But here’s the rub. All positions at the table are not created equal. The Dealer is in the strongest position, the Small Blind is the weakest position. The Dealer is strongest because he gets to see what everyone else at the table does before he must commit to a Call or Raise. Say the Dealer holds King, nine unsuited before the Flop. If another player ahead of him raises big, he can quietly fold and not lose any chips. If however, he sits to the left of the Big Blind and Calls, then another player raises big, if he Folds, he loses his bet.
But the biggest “rush” in no-limit Texas Holdem’ is, just as the name implies, there is no limit to the amount any player can bet. If a player feels his hand is strong enough, he can literally push in all his chips and dare other players to match him and risk losing all their chips. This aspect of the game also implies that the size of your chip stack matters. The bigger your pile of chips, the more you can “bully” other players into folding. For example, if I have, say 1000 chips, and you only have 100, I can put you “all in” and only risk a tenth of my stack. You must risk all of your stack to accept the bet. In a tournament situation, you would be “knocked out” of the tournament if you lost, I would only lose a small portion of my stack and continue to play. When your stack gets small, you must play more conservatively, when your stack is large, you can play “looser” if you wish.
If you’re confused already, know that we haven’t even talked about the real game. The real game is how you react to others, how they react to you, and how much mental and physical(facial expressions) discipline you can exercise in the face of vast amounts of drama. Just imagine catching a full house on the flop and then someone in front of you trying to “bully” you with a huge bet. Now try not to smile. In this situation, the odds are that you’ve already won and there are two more cards to be dealt. If you can control your emotions and simply call, you have two more rounds of betting to fatten the pot and receive a huge payoff – unless you tip your hand and scare everyone out.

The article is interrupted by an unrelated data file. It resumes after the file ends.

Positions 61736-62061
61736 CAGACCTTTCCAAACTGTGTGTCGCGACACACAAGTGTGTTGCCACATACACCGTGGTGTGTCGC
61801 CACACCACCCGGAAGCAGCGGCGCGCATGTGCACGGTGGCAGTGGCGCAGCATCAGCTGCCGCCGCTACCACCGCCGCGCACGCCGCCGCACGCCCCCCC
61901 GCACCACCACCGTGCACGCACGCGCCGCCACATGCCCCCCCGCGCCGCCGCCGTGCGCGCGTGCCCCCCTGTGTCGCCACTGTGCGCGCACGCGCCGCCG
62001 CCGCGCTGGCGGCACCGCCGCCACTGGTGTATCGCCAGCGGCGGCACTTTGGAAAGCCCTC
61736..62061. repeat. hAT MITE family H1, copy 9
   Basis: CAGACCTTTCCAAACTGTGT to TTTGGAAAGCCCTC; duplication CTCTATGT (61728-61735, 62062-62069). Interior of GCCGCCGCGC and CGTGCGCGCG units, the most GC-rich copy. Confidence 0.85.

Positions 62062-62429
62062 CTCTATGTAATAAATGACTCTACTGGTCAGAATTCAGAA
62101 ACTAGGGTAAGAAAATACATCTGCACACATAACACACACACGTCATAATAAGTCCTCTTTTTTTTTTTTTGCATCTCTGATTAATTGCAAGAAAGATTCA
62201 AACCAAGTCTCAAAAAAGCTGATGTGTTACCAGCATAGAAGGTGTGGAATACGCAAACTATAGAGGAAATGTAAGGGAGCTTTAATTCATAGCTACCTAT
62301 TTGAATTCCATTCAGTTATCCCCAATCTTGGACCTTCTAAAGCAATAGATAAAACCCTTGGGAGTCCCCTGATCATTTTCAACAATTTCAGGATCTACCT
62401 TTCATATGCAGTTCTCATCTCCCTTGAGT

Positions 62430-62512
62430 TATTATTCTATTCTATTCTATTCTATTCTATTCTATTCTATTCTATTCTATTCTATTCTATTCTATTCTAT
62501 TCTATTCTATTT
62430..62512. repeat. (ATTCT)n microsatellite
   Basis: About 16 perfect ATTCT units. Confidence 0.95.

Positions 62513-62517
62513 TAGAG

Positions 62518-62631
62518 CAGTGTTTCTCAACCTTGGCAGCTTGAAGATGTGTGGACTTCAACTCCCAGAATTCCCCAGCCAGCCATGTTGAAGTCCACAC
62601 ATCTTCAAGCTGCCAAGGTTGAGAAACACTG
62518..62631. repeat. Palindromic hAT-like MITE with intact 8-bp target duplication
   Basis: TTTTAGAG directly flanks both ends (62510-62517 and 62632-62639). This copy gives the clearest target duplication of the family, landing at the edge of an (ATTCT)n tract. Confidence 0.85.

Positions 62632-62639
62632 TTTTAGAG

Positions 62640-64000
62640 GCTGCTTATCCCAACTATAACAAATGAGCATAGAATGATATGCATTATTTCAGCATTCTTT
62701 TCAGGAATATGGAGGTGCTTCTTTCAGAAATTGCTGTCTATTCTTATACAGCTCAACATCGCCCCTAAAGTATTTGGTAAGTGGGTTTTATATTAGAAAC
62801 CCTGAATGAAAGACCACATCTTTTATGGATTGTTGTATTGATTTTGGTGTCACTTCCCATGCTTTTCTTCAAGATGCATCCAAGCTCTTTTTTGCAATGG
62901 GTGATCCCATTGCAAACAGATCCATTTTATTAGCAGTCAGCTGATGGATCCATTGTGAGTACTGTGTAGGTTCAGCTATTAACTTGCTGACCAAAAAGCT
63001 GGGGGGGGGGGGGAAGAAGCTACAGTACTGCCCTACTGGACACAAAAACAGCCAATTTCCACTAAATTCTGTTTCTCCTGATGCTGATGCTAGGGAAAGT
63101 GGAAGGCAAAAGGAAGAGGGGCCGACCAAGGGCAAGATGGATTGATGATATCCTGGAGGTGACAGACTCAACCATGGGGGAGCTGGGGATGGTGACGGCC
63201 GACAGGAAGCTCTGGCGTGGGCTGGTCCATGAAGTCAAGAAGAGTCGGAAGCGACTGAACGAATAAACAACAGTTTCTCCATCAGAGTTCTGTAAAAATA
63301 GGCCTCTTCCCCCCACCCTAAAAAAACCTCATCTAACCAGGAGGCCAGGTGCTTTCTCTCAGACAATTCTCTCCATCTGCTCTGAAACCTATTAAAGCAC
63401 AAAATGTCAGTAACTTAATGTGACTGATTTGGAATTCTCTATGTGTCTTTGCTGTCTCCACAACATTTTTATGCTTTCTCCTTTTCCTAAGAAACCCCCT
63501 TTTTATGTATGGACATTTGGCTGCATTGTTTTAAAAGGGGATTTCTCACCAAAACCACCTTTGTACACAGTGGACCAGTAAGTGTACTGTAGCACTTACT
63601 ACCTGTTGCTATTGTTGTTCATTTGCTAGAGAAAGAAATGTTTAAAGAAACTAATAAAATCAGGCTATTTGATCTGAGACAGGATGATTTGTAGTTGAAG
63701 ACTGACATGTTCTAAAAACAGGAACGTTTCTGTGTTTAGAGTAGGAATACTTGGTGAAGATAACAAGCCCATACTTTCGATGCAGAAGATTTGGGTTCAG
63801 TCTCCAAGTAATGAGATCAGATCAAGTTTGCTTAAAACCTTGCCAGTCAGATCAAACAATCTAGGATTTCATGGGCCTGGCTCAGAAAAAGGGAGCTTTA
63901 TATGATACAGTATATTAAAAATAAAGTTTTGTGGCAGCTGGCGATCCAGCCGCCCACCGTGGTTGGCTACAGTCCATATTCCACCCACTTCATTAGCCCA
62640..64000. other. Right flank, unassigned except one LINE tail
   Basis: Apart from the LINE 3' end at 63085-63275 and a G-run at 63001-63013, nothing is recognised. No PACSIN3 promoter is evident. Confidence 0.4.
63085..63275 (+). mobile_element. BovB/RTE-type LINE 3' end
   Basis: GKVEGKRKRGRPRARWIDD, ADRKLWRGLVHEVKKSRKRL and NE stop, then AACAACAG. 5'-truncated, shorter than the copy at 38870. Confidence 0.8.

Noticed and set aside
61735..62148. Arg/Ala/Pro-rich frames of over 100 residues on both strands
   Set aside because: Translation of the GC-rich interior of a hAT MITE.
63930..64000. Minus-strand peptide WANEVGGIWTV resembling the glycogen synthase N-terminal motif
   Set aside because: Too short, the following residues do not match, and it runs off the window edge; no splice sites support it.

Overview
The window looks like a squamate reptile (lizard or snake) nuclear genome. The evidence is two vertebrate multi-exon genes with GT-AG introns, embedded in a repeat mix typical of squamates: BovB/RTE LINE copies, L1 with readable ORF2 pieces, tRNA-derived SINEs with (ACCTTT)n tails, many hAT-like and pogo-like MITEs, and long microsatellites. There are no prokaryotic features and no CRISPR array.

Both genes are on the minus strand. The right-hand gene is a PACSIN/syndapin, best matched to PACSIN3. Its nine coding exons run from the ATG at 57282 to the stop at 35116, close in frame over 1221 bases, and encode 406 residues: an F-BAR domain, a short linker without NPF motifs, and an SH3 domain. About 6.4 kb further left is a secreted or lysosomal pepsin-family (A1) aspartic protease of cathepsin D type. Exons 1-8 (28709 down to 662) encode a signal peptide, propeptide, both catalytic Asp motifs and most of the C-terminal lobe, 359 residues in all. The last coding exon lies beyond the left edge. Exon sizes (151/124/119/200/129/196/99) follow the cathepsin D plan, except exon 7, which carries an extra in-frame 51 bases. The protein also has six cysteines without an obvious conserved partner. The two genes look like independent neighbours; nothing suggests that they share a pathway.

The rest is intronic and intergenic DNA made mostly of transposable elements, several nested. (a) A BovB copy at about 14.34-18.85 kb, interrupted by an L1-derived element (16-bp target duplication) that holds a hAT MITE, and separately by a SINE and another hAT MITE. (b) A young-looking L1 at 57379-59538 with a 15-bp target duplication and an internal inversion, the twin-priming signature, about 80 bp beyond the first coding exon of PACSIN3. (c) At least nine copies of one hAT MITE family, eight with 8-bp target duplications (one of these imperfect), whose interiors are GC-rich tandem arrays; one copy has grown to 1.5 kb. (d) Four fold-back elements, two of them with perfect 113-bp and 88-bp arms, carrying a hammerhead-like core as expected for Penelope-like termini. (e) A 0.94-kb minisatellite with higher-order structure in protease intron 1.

Anyone who says Texas Holdem’ is a game of luck hasn’t really played the game or bothered to delve into it’s finer aspects. Yes, there is an element of luck. But knowledge of the odds combined with skill and experience make a huge difference. It’s no accident that a hand full of guys sit in Vegas poker rooms every day, amassing huge stacks of chips, while during the same time period of time thousands of tourists have come, lost everything, and gone. There is a reason good poker players are called “sharks” and bad players are called “fish.” A good player sits back and watches bad players “limp” into hands, calling with bad cards, hoping the one card that can save them will appear. He watches expressionlessly as fish occasionally catch cards on long odds to win small pots. The shark is watching and waiting for the right situation and the right moment to strike.